sacredscarab_coverBook Synopsis: The Secret of the Sacred Scarab

A thrilling adventure for two young boys, whose fun trip to Egypt turns into a dangerously exciting quest to uncover an ancient and mysterious secret. A 5000-year-old mystery comes to life when a scruffy peddler gives Adam and Justin Sinclair an old Egyptian scarab on their very first day in Egypt.  Justin and Adam embark upon the adventure of a lifetime, taking them down the Nile and across the harsh desert in their search for the legendary tomb of the Scarab King, an ancient Egyptian ruler. With just their wits, courage, and each other, the boys manage to survive … only to find that the end of one journey is the beginning of another!

Does Egypt interest you?  Here, Fiona Ingram shares some great resources for you to check out. Perhaps your NaNo novel might head towards the rising pyramids?

Some interesting books on Egypt to inspire thoughts of adventure and amazing events! All available on Amazon.

Egyptology by Emily Sands

Join Emily Sands’ expedition to find the lost tomb of Osiris. A jeweled amulet glows on the cover, inside the book, there are fold-out maps, postcards, drawings and photographs, ticket stubs, mummy cloth, a scrap of papyrus. (Activity book) And, don’t miss the hieroglyphs writing kit from the desk of Emily Sands: Egyptology Code-Writing Kit.

Tutankhamun: The Mystery of the Boy King by Zahi Hawass

Journey back to the time of Tutankhamun with famed Egyptian archeologist Zahi Hawass—experience the thrilling discovery of Tut’s tomb by Howard Carter, the boy king’s life reconstructed (how old he was, how tall, what clothes he wore, what games he played) and most recent studies of Tut’s mummy. Gorgeous photographs. (Picture book)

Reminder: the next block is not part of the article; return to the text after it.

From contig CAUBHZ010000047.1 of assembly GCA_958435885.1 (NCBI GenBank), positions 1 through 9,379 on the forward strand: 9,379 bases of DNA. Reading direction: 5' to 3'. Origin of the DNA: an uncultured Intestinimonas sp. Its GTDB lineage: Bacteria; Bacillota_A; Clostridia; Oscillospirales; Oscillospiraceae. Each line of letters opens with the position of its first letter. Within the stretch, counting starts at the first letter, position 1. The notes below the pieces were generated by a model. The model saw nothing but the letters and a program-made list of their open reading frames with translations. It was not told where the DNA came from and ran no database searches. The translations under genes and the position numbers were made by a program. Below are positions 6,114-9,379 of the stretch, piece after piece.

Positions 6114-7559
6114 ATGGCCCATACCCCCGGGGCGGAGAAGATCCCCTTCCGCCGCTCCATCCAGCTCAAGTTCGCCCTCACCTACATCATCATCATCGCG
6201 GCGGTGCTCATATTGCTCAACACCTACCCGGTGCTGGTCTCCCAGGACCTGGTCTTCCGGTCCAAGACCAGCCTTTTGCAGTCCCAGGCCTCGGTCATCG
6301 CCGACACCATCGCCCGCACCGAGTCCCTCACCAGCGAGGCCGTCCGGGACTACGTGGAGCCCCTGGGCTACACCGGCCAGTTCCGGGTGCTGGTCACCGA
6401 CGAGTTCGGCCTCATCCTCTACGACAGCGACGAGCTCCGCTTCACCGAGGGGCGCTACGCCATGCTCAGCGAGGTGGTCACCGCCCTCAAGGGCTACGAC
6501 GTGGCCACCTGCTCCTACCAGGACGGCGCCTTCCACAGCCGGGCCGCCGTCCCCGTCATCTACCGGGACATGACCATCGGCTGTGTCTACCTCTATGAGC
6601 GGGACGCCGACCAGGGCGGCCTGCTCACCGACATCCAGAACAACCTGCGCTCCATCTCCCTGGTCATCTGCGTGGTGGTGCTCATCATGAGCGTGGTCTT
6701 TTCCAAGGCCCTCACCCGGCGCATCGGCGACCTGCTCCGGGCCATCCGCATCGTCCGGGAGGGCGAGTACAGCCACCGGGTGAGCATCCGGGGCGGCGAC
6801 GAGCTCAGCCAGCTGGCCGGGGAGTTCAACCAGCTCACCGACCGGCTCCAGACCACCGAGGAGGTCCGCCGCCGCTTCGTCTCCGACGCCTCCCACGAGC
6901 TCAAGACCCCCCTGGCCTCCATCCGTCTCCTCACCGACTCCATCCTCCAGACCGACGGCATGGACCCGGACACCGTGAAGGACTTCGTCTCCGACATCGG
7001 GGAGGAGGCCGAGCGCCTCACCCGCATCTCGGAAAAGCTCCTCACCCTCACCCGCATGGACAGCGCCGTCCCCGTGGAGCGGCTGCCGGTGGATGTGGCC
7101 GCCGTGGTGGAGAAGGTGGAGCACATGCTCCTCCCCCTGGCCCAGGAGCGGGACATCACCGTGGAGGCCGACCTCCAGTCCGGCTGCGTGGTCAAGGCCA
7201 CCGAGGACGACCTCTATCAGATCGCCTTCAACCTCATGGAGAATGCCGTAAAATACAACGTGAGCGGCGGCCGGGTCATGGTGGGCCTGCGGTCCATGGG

Secrets of the Sphinx by James Cross Giblin, Bagram IbatoullineGet the scoop on the Great Sphinx through the centuries, the sculpture of a lion topped with a man’s head. Find out about builders of the Sphinx, rediscovery by Thutmose a thousand years later, protecting the sculpture today. Fabulous illustrations, including reconstruction of the Sphinx with a red face and blue beard. (Illustrated chapter book)

The Ancient Egypt Pop-Up Book by The British Museum and James Putnam

Ancient Egypt leaps off the page in this irresistible pop-up book—a 3-D boat on the Nile, Ramses II in his war chariot, whole pyramid complex at Giza, an Egyptian villa, Hatshepsut’s temple at Deir el Bahari, Tutankhamun’s funerary mask and mummified head, and Tut’s tomb. (Pop-up book)

If I Were a Kid in Ancient Egypt by Cricket Books
Take a step back in time and find out how kids lived in ancient Egypt—eating with your fingers, shaved heads, family fishing trips, popular pets, board games, going to school to become a scribe, and more. (Picture book)

Fun with Hieroglyphs by Metropolitan Museum of Art, Catharine Roehrig